A 4-pound tub of feta sounded like a perfectly reasonable purchase to me. I love feta cheese, so when my friend Eralda was getting ready to place an 8-pound order, and asked if I wanted to split it, I replied with an immediate and emphatic "yes!"
Unfortunately, Kevin was home when she delivered the goods a few days later. I hadn't planned on hiding the feta, but I did have thoughts of camouflage. Kevin does not typically stand and stare into the refrigerator the way that I do, so I was hoping that the strategic placement of a few jars of mustard and, perhaps, a sippy cup, would distract him from the mammoth container.
He stared at the label on the lid, nonplussed.
"Please tell me that's not really filled with 4 pounds of feta."
I swallowed, then replied that lying is a sin.
"So, what, we're going to eat feta for a month?!"
Exactly, dear husband!
"I promise, you'll love it."
He sighed--he's grown used to most of my kitchen hijinks--and retreated to the living room with a Sam Adams and the New York Review of Books.
To be fair, I've been eating my fill of feta at breakfast (in omelets and scrambles) and lunch (crumbled over salads and soups). But I also stuck to my promise to use it in things I felt sure Kevin would love, too. Combining it with bacon, potatoes, and some of the sage Kevin himself planted in the pots out back, seemed like a wise route. To knock it out of the park, I settled on one of his favorite dishes: Swiss Potato Rösti.
Rösti is made with potatoes which are grated and, depending on the frying technique, possibly mixed with some butter or fat (and usually salt and pepper), or fried in oil later. The grated potatoes can be shaped into rounds or patties, or simply shaped into one large round inside of a skillet. Although the basic rösti consists of nothing but potato, a number of additional ingredients are sometimes added, such as bacon, onions, cheese, apples or fresh herbs.
I produced several disastrous röstis early in my cooking career: gummy and burnt are the adjectives that come to mind. I found it especially difficult to get the raw potatoes crisp on the outside but cooked and tender on the inside. Then came graduate school, where I met Emmy, a Zürich-born business school student who was a regular in my kickboxing classes. I do not remember how we landed on the subject of rösti, but I do recall her advice for perfecting it: par-boil the potatoes.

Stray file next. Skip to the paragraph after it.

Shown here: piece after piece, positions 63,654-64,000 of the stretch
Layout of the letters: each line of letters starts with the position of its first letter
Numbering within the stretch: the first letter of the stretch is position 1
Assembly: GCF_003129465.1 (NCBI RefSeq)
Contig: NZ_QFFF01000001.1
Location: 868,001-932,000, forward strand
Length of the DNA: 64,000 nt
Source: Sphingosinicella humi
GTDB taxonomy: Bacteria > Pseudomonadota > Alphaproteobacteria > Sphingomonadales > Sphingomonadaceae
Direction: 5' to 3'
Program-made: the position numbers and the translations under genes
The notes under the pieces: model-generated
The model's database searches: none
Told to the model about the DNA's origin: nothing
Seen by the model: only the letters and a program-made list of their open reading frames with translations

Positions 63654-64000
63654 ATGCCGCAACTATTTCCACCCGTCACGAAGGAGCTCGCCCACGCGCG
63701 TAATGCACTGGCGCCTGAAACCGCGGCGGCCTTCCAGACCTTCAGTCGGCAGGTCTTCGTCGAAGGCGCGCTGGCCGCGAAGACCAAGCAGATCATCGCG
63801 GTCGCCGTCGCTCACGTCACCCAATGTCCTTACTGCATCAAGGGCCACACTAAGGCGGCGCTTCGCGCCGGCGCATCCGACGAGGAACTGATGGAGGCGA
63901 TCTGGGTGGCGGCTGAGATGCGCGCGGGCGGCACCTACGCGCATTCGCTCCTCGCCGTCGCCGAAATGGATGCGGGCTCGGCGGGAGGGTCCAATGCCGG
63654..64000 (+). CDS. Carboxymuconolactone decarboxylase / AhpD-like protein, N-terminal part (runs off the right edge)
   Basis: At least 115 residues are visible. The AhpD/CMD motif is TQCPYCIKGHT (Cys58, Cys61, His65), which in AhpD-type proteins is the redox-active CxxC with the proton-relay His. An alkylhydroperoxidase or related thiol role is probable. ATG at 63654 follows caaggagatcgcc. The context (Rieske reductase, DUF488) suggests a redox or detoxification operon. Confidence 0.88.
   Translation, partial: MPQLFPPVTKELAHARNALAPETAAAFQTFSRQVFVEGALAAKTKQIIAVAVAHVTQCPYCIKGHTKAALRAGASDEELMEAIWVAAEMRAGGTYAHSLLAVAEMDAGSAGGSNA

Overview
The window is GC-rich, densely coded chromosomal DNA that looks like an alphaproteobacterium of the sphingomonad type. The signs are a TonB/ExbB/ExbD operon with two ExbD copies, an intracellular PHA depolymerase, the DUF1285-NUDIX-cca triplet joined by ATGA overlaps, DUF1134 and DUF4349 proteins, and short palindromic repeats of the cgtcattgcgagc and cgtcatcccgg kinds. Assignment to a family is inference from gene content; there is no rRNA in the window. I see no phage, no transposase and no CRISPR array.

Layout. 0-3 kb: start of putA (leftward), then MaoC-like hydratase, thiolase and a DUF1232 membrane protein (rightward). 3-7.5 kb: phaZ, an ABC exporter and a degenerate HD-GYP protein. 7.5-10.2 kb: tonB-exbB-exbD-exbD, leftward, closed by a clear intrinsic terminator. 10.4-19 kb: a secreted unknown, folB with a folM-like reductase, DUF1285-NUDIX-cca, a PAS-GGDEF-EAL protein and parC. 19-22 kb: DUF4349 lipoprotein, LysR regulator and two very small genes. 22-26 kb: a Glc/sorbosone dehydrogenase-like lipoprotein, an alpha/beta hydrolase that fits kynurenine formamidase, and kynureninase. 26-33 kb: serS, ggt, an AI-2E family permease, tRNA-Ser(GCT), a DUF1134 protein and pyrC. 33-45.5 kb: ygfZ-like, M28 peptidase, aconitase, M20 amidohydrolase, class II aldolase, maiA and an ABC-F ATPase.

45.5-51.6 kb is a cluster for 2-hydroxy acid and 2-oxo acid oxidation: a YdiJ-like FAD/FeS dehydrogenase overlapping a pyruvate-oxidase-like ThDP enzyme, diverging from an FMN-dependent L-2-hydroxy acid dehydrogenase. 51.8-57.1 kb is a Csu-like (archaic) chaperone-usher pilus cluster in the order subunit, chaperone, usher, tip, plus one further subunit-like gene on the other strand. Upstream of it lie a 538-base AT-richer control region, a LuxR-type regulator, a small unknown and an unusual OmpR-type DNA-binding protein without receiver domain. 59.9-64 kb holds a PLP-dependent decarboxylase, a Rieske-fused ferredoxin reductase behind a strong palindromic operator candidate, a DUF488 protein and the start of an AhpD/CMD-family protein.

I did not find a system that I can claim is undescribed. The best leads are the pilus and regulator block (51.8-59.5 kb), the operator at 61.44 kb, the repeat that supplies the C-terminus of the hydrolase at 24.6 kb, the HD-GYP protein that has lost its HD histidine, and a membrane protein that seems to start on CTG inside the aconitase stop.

Wunderbar! My rösti has been a quick and scrumptious success ever since.
And Kevin was forced to admit (granted, with prodding) that this particular rösti was especially delicious with the addition of feta.
Boil the potatoes in their skins in a large pot of boiling water for 20-25 minutes, until just tender. Leave to cool, peel, then coarsely grate into a bowl.
Heat 1 tbsp of olive oil in a medium non-stick frying pan, add the onion and bacon and and cook & stir about 7-8 minutes, stirring occasionally, until the onion is softened and just beginning to brown. Stir in the sage leaves and remove from the heat.
Stir the onion, bacon and any juices left in the pan into the grated potato. Season with salt and pepper and mix well.
Heat 1 tbsp of oil in the frying pan, add half the potato mixture and spread over the pan. Crumble the feta into small pieces, then sprinkle evenly over the potatoes. Spread the remaining potato over the top to cover the cheese and press down lightly with the back of a wooden spoon.
Cook the rösti over a moderate heat for about 8-9 minutes until the underside is nicely browned (lift with a spatula and peak), then put a large plate on top and invert the rösti onto it. Add a touch more of oil to the pan if it looks like it needs it, then slide the rösti back into the pan and cook the other side for 8-9 minutes. Serve the rösti straight from the pan, cut into wedges, with green vegetables or a big green leaf salad. Makes 6 servings.